Most puzzling of all was a real lack of top speed – only 135-136 mph or so, and that top speed arrived with what felt like a real wall. One moment I was accelerating, the next I swear I would almost float in my straps as the acceleration stopped. I concluded there must be some issue with my engine or wiring, and made a note to out the car on the on-site dyno the next day. Even down to Canada corner, with my 16/47 gearing, I couldn’t pull 6th gear. I readied my Sherlock Holmes detective hat in preparation for the next day’s hunting of clues.
That night was the combined Sports Racer and f1000 party under Level 5’s tent (read: mid-size temporary house, complete with trees) down by turn 5, and a great time was had by all. Stories were shared, we all put faces to names we’ve seen only on the internet, and everybody made a good show of making it look like they weren’t trying to get an unauthorized peak at Tucker’s turbo car. It was my pleasure to hand off the DSR Sportsman’s Cup to Critter as the 2012 winner, which I had pretty much decided last year at the Runoffs, as he had finished changing my engine for me in my DSR while I lay in our RV with food poisoning. Congratulations!
Once again, cool and slightly damp, the paddock beginning to empty somewhat as races completed and folks began to go home. We started early, warming up the car and making hasty arrangements with the dyno folks to do some pulls and see what the story might be with the engine. Preacher George Dean came up to the trailer to lay his hands upon the sickened child Suzuki and see what he could find. He took a quick look at the car and the data off the ECU, and declared it saved, so down to the dyno we headed for a baptism by dyno.
The folks at the dyno were refreshingly professional, taking great care to ensure they did not scrape the floor of the or otherwise cause harm. After a brief warm-up, we proceeded to do a few pulls, and the result was a healthy 159ish for our stock motor.
So, motor’s OK…I guess the rest must be drag? Hrmph. Sherlock chewed on his pipe and the gears turned inside his head, but no answers were immediately forthcoming.
We returned to the trailer, not sure if we should be happy or sad about the result. I chatted with George briefly, who shook his head and merely said, “it’s never the motor!”
I zoomed down to JR’s pit to get some consultation on the finer points of going fast in a Stohr, and picked up a few tidbits of knowledge, some encouraging, some discouraging.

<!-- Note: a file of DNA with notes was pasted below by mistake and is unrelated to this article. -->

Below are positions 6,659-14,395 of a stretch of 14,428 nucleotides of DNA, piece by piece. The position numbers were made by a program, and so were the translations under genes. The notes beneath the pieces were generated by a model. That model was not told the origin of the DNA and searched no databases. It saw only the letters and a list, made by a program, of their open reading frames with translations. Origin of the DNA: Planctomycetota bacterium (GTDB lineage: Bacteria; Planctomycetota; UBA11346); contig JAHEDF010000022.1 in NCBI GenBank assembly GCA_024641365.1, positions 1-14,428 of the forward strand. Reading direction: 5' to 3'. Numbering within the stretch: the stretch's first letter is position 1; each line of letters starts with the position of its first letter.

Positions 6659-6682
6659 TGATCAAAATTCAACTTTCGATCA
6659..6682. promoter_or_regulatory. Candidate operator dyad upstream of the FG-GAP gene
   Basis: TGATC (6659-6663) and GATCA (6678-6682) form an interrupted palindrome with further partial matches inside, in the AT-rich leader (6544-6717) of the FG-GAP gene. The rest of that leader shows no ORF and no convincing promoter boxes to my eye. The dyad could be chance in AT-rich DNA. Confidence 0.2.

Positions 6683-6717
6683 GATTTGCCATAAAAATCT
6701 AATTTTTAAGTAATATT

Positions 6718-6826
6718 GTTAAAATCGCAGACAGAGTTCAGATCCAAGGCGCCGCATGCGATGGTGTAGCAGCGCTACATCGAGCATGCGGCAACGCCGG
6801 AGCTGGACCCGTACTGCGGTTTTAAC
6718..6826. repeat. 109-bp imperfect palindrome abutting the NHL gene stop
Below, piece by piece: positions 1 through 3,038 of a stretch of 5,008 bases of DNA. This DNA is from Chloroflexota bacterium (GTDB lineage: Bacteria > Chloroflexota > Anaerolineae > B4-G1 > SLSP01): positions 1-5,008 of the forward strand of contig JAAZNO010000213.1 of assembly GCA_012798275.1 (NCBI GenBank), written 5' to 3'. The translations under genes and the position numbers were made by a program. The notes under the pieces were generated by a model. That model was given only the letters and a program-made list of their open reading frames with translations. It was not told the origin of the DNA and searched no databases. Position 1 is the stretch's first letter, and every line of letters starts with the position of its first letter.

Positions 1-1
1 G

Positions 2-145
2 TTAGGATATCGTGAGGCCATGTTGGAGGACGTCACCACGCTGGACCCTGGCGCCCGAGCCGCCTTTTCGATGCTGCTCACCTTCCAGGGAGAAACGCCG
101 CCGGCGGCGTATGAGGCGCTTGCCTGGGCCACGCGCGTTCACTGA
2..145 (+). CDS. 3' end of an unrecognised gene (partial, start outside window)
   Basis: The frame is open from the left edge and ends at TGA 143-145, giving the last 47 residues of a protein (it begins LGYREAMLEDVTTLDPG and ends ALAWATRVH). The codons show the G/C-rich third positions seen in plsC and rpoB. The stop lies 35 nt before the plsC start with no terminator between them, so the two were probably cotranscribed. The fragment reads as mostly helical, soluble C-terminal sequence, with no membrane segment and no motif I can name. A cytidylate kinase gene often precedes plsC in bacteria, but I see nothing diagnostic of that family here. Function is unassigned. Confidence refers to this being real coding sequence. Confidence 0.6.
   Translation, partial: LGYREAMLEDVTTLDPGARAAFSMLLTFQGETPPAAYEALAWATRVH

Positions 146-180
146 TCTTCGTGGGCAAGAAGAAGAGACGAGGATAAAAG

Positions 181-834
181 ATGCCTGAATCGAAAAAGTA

Back to the trailer I went, and we drilled some more holes to try and get more wing out of the front of the car, and gain a bit more balance in the process, as I’d had a bit too much front bite in the previous session.
We lowered the front flaps to about as low as they could go. JR had shared that they had been successful at gaining top speed by pulling wing out of the car, but that the net result had been a loss of lap time. So, with not a lot of knowledge, we made some small changes and hoped that excellent drivability would be enough to improve a bit. Additionally, we went with a very aggressive 15/47 gearing to see if we could at least pull 6th gear now.
Q3 arrived soon enough, at 5:20, FB once again finding ourselves one of the last sessions on track. This go-round we started on time, but that would prove the only highlight of the session, which quickly devolved into a game of “dodge the crashing Atlantics.” Cool temperatures meant the FA guys were having s lot of trouble getting heat into their tires, so by about two laps in, one was off the end of T1, another had spun blocking T8, and another had crashed in Canada corner. After a brief black flag we were back out, but before long, another was off in the Carousel, and a huge oil slick from a blown engine was making the track very sketchy from 6 all the way down to the Kink. I cried Uncle and came in, having learned that my top speed was definitely better, but I was right on the limiter. We’d have to back down the gearing. Nobody improved their times, but on the upside, I now had a great set of scrubbed tires for the race.
I began changing the sprockets once again, and at one point went to start the car. Again, nothing. Much swearing ensued, but the problem was found before too long, a screw that had fallen out of the starter switch. A replacement was found, and the night growing uncomfortably cool, we retired to Siebkins for a hot meal.